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Dolby Atmos Comes Home

September 1, 2014 | Comments

Vivid high-definition images on a big screen that hugs the wall. Surround sound so realistic that you find yourself looking over your shoulder.

The best of today's home theater systems are so darn good that we need a really good reason to venture out to the local cinema.

As awesome as today's audio/video technology is, it will get even better when the super high-tech Dolby Atmos sound format starts making its way into home AV gear in late 2014.

Hailed as a "powerful new listening experience," Atmos technology debuted in 2012 and is now offered in 120 or so movie theaters across the country. To date, more than 100 movies - including Frozen, Gravity, Noah and Godzilla - have been produced in Atmos.

Sound Based on Objects, Not Channels

The promise of Atmos is sound that's even more realistic and enveloping than the best of today's theaters. In a recent interview, Brett Crockett, Dolby's director of sound research, explained it this way:

Dolby Atmos moves beyond the paradigm of channel-based audio, which has gone as far as it can in the home. Captivating sound surrounds you from all directions, including overhead, filling the room with astonishing clarity, richness, detail and depth. The specific sounds of people, music and things move all around you in multidimensional space, so you feel like you are inside the action.

Until now, cinema sound designers have had to mix independent sounds together into channels for soundtrack creation. A discrete sound, such as a helicopter, has been assigned to an individual channel rather than precisely to where it would occur naturally in the scene. While a sound can move across channels, there's no height dimension, [which] limits your audio experience because it can't come close to matching the way you hear in real life.

Dolby Atmos is the first home theater system that is based not on channels, but on audio objects…any sound heard in a movie scene - a child yelling, a helicopter taking off, a car horn blaring. Filmmakers can decide exactly where those sounds should originate and precisely where they move as the scene develops. [Atmos-equipped AV receivers use metadata in the sound mix to direct sounds to specified locations.] Thinking about sound in this way eliminates many of the limitations of channel-based audio…Filmmakers just have to think about the story: Where is that yelling child going to run?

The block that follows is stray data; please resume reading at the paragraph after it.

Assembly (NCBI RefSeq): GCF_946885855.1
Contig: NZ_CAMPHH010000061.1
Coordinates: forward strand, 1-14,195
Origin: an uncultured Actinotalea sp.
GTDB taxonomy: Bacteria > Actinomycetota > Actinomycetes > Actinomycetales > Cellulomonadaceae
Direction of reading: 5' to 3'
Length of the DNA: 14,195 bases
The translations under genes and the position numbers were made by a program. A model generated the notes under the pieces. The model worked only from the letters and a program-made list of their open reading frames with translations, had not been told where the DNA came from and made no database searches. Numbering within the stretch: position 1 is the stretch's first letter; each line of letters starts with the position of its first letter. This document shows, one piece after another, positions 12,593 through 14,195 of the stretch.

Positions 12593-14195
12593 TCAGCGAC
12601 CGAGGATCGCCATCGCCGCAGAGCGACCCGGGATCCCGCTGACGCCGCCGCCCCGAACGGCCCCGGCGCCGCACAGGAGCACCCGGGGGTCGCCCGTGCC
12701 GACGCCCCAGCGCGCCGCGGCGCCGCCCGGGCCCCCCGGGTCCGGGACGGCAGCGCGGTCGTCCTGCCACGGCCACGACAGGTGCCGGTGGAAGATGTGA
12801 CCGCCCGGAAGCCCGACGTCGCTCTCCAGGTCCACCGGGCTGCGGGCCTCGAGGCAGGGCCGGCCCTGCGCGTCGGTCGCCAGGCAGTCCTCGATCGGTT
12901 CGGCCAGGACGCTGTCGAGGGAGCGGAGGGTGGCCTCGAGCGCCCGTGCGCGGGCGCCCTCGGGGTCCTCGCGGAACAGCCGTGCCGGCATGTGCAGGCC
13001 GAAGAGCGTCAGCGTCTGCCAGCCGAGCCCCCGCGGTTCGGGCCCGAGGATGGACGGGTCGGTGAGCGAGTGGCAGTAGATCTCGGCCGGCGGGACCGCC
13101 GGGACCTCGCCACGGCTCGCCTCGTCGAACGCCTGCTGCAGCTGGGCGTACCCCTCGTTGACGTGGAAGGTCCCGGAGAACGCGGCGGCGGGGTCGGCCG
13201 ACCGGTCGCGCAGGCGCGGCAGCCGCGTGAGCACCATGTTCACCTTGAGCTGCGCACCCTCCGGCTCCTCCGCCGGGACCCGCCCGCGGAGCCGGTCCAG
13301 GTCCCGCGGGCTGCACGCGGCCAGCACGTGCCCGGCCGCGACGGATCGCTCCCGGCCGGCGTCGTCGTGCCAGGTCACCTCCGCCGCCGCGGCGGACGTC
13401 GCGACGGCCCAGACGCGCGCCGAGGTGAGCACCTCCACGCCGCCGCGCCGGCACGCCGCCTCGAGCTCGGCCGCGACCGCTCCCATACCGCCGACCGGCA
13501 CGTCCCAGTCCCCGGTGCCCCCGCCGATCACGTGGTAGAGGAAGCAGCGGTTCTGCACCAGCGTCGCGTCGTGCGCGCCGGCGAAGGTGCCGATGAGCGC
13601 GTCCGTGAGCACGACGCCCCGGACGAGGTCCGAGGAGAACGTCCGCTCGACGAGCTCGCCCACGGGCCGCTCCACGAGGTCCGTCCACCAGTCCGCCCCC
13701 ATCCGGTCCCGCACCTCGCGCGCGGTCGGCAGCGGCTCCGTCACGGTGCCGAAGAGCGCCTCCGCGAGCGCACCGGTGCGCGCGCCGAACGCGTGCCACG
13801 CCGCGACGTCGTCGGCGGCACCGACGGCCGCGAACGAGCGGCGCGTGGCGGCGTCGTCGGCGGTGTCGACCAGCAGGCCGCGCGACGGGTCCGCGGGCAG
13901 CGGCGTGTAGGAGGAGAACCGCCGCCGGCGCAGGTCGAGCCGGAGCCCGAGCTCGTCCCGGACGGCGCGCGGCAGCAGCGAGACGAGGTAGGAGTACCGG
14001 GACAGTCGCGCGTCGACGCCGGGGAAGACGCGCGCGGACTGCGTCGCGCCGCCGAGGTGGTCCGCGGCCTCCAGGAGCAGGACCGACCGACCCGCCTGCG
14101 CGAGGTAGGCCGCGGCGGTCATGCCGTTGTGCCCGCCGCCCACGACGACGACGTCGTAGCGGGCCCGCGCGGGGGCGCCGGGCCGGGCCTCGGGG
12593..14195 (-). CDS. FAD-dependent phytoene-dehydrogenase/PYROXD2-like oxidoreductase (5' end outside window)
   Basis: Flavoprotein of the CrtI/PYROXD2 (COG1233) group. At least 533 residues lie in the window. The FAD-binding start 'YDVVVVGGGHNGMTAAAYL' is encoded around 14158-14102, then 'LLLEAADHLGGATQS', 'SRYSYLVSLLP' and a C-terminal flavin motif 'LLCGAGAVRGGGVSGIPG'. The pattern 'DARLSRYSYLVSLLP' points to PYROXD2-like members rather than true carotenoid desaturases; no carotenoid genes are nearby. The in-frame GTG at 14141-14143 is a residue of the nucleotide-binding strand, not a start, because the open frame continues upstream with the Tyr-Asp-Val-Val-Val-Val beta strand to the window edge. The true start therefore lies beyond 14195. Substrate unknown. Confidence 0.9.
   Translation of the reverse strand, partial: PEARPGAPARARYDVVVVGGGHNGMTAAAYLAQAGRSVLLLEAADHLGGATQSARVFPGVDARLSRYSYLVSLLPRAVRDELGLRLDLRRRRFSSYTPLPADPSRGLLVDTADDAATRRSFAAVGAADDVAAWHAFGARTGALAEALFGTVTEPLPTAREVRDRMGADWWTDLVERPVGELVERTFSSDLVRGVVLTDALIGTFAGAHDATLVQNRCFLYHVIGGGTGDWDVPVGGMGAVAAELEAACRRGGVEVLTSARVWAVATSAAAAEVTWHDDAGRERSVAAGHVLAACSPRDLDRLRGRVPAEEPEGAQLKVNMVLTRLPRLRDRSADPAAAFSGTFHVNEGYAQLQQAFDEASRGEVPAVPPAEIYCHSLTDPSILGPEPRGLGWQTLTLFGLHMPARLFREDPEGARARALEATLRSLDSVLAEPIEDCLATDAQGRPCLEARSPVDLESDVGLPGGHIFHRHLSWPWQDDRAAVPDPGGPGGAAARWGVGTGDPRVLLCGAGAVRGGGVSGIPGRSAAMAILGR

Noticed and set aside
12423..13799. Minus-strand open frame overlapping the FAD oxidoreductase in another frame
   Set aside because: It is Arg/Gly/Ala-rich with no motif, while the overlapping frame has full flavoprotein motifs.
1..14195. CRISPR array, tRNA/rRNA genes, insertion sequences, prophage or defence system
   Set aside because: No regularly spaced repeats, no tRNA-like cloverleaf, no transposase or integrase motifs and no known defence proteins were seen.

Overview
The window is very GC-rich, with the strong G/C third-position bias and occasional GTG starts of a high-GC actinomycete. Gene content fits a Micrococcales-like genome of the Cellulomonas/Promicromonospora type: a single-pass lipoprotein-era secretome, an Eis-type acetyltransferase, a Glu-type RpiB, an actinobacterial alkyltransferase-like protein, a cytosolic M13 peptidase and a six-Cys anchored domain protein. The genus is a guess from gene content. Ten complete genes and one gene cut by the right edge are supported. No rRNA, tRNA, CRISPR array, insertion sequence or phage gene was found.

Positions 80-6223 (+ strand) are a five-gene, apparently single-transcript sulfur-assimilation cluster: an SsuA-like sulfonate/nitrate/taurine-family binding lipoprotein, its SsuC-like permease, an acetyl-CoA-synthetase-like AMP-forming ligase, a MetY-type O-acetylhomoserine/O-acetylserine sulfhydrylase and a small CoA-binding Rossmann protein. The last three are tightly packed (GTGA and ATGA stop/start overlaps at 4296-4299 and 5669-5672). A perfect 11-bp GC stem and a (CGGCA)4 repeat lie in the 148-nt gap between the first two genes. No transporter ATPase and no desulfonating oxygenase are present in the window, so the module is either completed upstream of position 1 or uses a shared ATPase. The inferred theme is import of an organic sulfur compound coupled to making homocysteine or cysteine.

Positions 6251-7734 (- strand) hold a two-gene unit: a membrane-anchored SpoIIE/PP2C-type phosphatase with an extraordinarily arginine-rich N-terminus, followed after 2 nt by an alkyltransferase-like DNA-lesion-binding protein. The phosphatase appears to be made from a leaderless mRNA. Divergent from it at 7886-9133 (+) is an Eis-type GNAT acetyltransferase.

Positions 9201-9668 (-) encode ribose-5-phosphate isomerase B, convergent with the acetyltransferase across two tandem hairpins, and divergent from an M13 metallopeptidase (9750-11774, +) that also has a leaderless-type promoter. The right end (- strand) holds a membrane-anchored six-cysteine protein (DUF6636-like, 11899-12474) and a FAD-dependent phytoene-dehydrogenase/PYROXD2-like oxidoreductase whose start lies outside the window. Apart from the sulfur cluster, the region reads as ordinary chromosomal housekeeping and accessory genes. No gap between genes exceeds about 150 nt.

The most distinctive feature of an Atmos setup is the use of overhead speakers to heighten sonic realism. Dolby recommends using at least two overhead speakers (a 7.1.2 setup), but is quick to point out that four (7.1.4) - two in the front of the room and two in back - will provide a more convincing experience.

Dolby Atmos 7.1.2 configuration
Dolby Atmos 7.1.2 configuration

Simplifying the Setup

We know what you're thinking: You expect me to install speakers in my ceiling? Ideally yes, but there's an alternate solution. Dolby has developed a new class of "Atmos-enabled speakers" that use a top-mounted speaker module to bounce sound off the ceiling. It works surprisingly well with ceilings as high as 14 feet.

To experience Atmos at home, you need an Atmos-enabled receiver and speakers (or actual overhead speakers), but you won't need a new Blu-ray player. Atmos-encoded movies will be available on Blu-ray and via streaming video services as early as fall 2014, with more to come at the start of 2015. For more on Atmos, visit dolby.com.

To learn how to take home theater to the next level, consult a CEDIA professional. Click here for a list of CEDIA-member home technology professionals in your area.